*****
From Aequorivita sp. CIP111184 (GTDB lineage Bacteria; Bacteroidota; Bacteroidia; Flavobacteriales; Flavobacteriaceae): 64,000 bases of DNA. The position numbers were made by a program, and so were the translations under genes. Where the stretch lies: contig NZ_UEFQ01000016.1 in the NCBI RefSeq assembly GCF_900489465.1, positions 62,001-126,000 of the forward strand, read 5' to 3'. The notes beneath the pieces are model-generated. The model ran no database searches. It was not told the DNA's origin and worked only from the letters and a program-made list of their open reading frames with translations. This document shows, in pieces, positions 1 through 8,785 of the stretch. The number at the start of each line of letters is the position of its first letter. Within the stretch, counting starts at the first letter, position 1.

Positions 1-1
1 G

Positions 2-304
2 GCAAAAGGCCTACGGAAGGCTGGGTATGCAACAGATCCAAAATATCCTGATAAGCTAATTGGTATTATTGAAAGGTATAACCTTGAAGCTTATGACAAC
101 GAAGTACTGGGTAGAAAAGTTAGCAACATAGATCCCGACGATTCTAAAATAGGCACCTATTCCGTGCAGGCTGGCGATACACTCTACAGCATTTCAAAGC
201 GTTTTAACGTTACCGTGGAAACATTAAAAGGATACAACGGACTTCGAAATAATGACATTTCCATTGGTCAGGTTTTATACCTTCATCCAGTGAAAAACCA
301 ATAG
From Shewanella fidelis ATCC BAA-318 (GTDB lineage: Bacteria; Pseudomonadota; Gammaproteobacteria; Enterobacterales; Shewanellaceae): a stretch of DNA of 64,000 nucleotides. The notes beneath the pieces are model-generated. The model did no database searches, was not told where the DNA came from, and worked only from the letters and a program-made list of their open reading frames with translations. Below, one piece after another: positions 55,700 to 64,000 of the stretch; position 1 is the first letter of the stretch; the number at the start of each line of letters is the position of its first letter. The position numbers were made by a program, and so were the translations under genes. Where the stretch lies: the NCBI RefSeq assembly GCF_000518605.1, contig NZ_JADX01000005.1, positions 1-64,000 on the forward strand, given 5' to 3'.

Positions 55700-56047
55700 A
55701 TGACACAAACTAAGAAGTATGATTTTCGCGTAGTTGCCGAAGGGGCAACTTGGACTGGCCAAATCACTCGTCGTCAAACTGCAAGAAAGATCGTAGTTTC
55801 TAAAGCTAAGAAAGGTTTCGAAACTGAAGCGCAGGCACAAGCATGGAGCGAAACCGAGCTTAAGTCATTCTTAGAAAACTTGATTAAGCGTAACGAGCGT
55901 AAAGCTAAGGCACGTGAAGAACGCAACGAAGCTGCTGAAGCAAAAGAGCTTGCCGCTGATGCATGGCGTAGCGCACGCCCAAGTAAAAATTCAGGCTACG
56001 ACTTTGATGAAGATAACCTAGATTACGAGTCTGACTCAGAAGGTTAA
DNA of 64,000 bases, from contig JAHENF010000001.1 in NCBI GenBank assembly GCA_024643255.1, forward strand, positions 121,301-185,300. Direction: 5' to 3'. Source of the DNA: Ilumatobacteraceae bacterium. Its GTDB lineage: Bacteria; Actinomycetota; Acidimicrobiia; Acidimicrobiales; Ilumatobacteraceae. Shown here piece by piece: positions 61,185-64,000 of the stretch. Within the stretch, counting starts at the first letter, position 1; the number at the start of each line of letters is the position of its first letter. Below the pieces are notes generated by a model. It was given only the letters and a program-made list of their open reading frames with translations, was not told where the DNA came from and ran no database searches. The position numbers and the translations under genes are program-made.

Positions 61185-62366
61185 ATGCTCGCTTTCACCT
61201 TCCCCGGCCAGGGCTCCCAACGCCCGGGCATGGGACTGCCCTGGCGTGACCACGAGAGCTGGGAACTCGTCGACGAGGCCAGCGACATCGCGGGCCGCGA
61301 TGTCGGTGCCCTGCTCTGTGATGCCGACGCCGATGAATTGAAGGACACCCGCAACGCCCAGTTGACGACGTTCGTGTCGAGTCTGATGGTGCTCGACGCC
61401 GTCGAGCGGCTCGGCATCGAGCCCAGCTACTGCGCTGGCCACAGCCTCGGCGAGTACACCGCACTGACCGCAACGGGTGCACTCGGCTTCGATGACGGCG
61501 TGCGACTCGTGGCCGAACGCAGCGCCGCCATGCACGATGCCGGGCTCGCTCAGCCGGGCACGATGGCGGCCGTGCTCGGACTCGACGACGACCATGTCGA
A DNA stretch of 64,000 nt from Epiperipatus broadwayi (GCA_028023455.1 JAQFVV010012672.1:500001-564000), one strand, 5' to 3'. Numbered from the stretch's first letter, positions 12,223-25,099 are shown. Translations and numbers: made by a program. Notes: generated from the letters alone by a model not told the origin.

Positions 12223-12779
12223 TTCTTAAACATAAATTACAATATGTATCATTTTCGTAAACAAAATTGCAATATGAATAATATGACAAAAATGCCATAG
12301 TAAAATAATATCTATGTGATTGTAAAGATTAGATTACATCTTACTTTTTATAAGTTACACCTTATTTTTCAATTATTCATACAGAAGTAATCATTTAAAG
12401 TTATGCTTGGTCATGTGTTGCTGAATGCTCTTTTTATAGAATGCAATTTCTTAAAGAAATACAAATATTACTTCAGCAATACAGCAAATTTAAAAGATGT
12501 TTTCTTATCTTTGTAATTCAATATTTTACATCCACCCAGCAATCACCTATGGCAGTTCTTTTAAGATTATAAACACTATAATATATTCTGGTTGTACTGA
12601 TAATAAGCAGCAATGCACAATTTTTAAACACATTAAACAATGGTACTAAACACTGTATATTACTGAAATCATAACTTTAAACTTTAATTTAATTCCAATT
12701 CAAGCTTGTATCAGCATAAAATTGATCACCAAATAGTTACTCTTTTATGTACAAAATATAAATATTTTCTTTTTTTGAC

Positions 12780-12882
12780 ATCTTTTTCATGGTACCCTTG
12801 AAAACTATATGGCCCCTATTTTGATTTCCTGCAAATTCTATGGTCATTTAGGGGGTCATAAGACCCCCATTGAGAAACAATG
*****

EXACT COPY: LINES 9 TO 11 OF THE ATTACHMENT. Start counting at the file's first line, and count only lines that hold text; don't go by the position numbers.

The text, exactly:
From Shewanella fidelis ATCC BAA-318 (GTDB lineage: Bacteria; Pseudomonadota; Gammaproteobacteria; Enterobacterales; Shewanellaceae): a stretch of DNA of 64,000 nucleotides. The notes beneath the pieces are model-generated. The model did no database searches, was not told where the DNA came from, and worked only from the letters and a program-made list of their open reading frames with translations. Below, one piece after another: positions 55,700 to 64,000 of the stretch; position 1 is the first letter of the stretch; the number at the start of each line of letters is the position of its first letter. The position numbers were made by a program, and so were the translations under genes. Where the stretch lies: the NCBI RefSeq assembly GCF_000518605.1, contig NZ_JADX01000005.1, positions 1-64,000 on the forward strand, given 5' to 3'.

Positions 55700-56047
55700 A